03.25.15
Erin Zwaska | Thesis Book Project

Thesis Book Story: Erin Zwaska


More than ever, we’re confronted with bottomless archives of information, seemingly infinite systems, and sprawling natural and social landscapes. My thesis responds to this condition of overwhelm, and looks for ways to interact on a personal level with these vast and seemingly inaccessible things. 



There’s already a lot of really great work in this area, some of it focusing on uncovering pre-existing narratives in these endless archives. I wanted to take a slightly different approach—rather than finding a specific story in the archive itself, I was interested in structuring an encounter with the subject of the work (say, Google Maps) that creates the conditions for a personal narrative to arise, often using metaphor and analogy—uniquely human ways of understanding.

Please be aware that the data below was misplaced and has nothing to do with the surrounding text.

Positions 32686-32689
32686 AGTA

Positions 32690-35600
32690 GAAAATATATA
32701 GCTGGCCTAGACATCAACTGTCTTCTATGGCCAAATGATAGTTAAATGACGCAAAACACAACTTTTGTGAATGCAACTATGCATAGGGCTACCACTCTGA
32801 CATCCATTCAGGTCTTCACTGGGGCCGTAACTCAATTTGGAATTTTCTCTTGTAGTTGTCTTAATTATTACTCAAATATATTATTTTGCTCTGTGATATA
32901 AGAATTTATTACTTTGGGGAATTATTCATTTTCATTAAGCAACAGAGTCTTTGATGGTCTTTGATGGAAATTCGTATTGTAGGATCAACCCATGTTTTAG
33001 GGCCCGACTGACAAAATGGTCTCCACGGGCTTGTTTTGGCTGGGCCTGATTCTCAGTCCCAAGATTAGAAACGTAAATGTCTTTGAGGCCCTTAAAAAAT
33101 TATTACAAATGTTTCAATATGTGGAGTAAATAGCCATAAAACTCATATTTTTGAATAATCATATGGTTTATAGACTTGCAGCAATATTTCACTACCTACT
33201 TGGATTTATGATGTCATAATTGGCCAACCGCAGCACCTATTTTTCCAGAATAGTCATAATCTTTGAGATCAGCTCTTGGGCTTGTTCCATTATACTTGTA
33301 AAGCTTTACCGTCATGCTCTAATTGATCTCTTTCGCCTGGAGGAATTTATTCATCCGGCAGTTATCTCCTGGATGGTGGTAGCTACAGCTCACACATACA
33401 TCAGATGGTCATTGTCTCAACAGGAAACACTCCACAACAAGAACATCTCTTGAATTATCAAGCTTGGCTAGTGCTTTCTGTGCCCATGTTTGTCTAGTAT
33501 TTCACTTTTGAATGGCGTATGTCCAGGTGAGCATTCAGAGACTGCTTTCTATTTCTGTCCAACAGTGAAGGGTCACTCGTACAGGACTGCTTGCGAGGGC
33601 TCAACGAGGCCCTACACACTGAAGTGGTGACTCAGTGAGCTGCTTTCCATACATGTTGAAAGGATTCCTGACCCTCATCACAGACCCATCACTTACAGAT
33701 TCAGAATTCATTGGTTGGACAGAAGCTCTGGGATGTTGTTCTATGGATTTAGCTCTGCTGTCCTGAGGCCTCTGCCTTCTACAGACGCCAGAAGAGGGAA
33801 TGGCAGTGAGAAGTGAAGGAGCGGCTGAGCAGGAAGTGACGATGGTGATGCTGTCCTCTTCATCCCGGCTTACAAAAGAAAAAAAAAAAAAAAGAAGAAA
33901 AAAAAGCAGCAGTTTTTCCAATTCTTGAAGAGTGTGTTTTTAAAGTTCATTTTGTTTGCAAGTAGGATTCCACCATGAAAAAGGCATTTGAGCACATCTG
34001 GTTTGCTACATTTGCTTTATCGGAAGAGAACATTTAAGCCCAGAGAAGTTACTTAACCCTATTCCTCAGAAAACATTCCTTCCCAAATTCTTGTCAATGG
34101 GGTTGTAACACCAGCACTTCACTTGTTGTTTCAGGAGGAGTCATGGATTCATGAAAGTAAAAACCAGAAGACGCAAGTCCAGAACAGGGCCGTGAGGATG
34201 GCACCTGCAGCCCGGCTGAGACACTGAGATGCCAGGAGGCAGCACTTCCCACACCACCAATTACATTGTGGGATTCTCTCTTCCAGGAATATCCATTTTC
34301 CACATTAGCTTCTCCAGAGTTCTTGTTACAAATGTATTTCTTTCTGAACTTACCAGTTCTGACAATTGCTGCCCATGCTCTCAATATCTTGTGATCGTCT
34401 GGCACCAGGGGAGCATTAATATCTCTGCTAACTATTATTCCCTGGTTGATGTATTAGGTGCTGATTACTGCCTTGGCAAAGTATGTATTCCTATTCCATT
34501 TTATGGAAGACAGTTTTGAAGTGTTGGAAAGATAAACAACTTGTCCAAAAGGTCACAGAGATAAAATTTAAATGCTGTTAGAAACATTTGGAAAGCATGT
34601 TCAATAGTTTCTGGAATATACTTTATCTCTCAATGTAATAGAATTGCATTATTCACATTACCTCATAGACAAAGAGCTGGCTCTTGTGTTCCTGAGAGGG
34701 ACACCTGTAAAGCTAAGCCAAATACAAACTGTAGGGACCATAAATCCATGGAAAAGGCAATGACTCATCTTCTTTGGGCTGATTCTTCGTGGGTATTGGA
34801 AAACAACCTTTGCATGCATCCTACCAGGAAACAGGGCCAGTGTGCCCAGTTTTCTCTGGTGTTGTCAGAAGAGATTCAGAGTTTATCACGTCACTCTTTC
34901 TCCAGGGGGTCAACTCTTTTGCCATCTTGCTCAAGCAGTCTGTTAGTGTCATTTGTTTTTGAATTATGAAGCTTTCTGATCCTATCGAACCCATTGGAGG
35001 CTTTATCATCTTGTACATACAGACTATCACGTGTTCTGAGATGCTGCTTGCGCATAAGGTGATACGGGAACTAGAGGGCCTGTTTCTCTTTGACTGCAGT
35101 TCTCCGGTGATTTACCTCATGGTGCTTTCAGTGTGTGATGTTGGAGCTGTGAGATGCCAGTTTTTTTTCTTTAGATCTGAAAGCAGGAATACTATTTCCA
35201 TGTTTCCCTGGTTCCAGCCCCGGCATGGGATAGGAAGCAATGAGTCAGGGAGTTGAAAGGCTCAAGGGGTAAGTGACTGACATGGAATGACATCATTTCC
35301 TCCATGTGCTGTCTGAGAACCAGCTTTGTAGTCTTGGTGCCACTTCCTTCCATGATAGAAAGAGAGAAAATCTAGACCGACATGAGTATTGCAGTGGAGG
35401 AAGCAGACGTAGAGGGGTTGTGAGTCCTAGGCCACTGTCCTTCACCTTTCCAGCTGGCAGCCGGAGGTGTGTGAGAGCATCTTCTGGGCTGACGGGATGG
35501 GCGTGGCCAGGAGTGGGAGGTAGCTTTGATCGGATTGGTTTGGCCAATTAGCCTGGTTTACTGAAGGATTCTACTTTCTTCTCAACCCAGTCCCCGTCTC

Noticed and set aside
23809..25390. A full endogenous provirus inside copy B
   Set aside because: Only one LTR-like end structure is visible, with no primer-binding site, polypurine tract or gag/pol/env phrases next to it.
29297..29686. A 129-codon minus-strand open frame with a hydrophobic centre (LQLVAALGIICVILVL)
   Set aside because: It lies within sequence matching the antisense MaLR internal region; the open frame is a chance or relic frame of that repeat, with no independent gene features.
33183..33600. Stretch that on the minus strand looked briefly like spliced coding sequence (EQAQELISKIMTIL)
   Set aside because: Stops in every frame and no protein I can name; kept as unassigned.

While we were required to present our work as a printed book, the format was a great fit for my thesis. One of the tensions in my work is facilitating a personal, human-scale interaction with the subject of the work, while at the same time confronting and celebrating the huge (and potentially infinite) nature of that subject. A book is the perfect format for this. It’s inherently personal: it’s tactile, it’s an object that fits in your hand—and my challenge was to make that kind of inherently finite artifact point to something vast and boundless. One reference point here is Jorge Luis Borges’ “The Book of Sand,” a short story intended to grapple with the concept of the infinite in a fixed text. I streamed “The Book of Sand” on an endless loop throughout my thesis book, and made other design choices (black and white, embedded footnotes, etc.) so that the book suggests a draft, unfinished form—while fixed, it doesn’t feel final; it suggests other possibilities. 







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